(Credit: Getty Images)
The recovery of the senior living industry will continue to be uneven in the face of a challenging labor market and wage pressures, as well as competition driving rates down, according to industry experts.
During third-quarter earnings calls on Thursday, Diversified Healthcare Trust President and CEO Jennifer Francis said that significant headwinds persist in senior living, and the COVID-19 delta variant has created additional pressure in some areas while magnifying challenges in other areas. Five Star Senior Living President and CEO Katie Potter echoed those concerns on a separate call, adding that the company is focused on transforming its business to provide more concierge services to younger, healthier residents.
Competition among providers in the form of rate concessions, waived community fees and free rent affected operational results for both companies.
“Although new supply remains largely muted, many of the communities that compete with our Five Star Senior Living managed properties offered aggressive rate concession packages this quarter and last, pushing Five Star to follow suit,” Francis said. “I don’t see that concessions are going to subside any time soon.”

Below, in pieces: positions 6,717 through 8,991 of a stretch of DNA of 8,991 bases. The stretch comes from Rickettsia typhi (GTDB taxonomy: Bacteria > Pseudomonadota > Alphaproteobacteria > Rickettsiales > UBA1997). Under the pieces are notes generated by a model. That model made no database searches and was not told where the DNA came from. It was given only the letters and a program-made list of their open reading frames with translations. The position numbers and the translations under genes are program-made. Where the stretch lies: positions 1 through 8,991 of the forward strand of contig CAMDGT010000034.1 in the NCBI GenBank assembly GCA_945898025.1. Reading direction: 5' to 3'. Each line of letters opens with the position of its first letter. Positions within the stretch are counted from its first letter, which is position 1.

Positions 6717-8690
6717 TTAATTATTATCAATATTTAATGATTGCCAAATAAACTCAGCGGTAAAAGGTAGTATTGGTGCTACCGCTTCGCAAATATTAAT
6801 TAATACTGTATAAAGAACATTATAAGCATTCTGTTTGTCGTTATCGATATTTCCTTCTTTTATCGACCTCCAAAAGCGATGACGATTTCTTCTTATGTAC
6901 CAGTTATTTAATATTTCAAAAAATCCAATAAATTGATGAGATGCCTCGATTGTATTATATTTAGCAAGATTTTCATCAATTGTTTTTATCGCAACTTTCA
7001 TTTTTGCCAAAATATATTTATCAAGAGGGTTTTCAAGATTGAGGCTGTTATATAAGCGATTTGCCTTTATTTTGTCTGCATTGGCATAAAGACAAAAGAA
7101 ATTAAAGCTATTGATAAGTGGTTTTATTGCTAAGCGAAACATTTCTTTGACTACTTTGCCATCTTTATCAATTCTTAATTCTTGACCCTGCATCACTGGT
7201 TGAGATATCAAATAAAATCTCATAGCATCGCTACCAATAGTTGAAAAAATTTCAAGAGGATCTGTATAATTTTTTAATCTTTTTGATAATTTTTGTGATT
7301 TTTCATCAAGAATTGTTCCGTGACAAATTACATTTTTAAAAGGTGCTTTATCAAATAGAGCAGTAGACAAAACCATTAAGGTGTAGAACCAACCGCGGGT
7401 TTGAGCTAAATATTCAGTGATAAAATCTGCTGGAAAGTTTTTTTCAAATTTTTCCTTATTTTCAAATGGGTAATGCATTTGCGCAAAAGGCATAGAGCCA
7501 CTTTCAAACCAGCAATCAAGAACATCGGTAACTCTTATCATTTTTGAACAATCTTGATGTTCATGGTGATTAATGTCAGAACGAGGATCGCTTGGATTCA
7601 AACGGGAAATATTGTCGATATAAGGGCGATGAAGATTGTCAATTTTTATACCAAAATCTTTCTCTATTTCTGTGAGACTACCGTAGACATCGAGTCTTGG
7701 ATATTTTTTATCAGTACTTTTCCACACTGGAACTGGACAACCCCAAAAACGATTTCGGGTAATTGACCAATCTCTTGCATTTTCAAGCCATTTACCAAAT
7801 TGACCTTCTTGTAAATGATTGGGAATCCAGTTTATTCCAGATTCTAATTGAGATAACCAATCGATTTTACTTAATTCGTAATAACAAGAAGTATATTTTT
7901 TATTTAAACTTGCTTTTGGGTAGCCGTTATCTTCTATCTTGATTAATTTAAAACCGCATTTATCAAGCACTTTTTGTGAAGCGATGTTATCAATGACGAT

Francis said the Newton, MA, real estate investment trust made “substantial progress” on transitioning the management of 108 senior living communities from Five Star to new third party managers.
As of Nov. 3, the REIT had signed new management agreements with 10 new third-party managers to move 107 senior living communities from Five Star. Ninety-nine communities have been transitioned, with the expectation that the remaining eight will move by year’s end. DHC plans to close one Delaware community and is assessing opportunities to redevelop it.
Five Star also has closed all 1,532 skilled nursing facility units and 27 of the planned-to-close Ageility rehabilitation and wellness inpatient clinics. Sept. 30, the company also terminated its leases for four communities it managed for Healthpeak Properties.
Potter said the transition will take the independent living part of its senior living segment from 38% to 52% of units. Five Star, she said, is positioned to diversify its revenue streams and expand its health and wellness services through new outpatient Ageility clinics and new service offerings.
Following closure of Five Star-managed skilled nursing units, and the “right-sizing” of community-level workforce due to occupancy levels, Francis said, DHC continues to see a decrease in wages and benefits expenses in the Five Star-managed portfolio — a 1.9% decrease from the second quarter.
“Persisting labor pressures challenge all of our operators’ ability to reduce wage-related expenses,” she said. “We expect wages to increase as labor pressures continue.”
In addition to wage pressures, Francis said, operators also are experiencing a scarcity of qualified employees, as many left the industry due to burnout, opportunities in other industries or vaccination requirements for healthcare workers. But, she said, leading indicators give DHC reason to be “cautiously optimistic” about improved future performance in senior living.